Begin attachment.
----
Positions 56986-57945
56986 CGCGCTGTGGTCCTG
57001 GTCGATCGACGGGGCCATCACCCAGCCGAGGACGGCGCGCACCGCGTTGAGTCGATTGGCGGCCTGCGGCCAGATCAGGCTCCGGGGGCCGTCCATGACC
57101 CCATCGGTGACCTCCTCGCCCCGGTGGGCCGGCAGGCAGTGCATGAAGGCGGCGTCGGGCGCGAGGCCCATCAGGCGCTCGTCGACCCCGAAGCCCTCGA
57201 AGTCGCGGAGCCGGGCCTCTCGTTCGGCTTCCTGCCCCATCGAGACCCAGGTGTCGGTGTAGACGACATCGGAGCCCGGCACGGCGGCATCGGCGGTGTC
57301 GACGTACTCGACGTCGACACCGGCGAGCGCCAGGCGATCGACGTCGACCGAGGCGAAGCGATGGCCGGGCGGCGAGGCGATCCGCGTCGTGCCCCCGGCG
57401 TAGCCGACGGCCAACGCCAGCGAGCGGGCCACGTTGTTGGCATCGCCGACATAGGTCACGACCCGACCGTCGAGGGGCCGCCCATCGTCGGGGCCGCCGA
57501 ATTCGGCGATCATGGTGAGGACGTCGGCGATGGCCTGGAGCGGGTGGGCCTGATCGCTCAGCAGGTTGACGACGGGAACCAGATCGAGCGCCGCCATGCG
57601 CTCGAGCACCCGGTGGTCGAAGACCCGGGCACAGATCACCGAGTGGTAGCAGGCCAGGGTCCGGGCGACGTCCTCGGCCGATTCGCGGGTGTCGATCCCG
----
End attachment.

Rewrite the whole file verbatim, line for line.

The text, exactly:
Positions 56986-57945
56986 CGCGCTGTGGTCCTG
57001 GTCGATCGACGGGGCCATCACCCAGCCGAGGACGGCGCGCACCGCGTTGAGTCGATTGGCGGCCTGCGGCCAGATCAGGCTCCGGGGGCCGTCCATGACC
57101 CCATCGGTGACCTCCTCGCCCCGGTGGGCCGGCAGGCAGTGCATGAAGGCGGCGTCGGGCGCGAGGCCCATCAGGCGCTCGTCGACCCCGAAGCCCTCGA
57201 AGTCGCGGAGCCGGGCCTCTCGTTCGGCTTCCTGCCCCATCGAGACCCAGGTGTCGGTGTAGACGACATCGGAGCCCGGCACGGCGGCATCGGCGGTGTC
57301 GACGTACTCGACGTCGACACCGGCGAGCGCCAGGCGATCGACGTCGACCGAGGCGAAGCGATGGCCGGGCGGCGAGGCGATCCGCGTCGTGCCCCCGGCG
57401 TAGCCGACGGCCAACGCCAGCGAGCGGGCCACGTTGTTGGCATCGCCGACATAGGTCACGACCCGACCGTCGAGGGGCCGCCCATCGTCGGGGCCGCCGA
57501 ATTCGGCGATCATGGTGAGGACGTCGGCGATGGCCTGGAGCGGGTGGGCCTGATCGCTCAGCAGGTTGACGACGGGAACCAGATCGAGCGCCGCCATGCG
57601 CTCGAGCACCCGGTGGTCGAAGACCCGGGCACAGATCACCGAGTGGTAGCAGGCCAGGGTCCGGGCGACGTCCTCGGCCGATTCGCGGGTGTCGATCCCG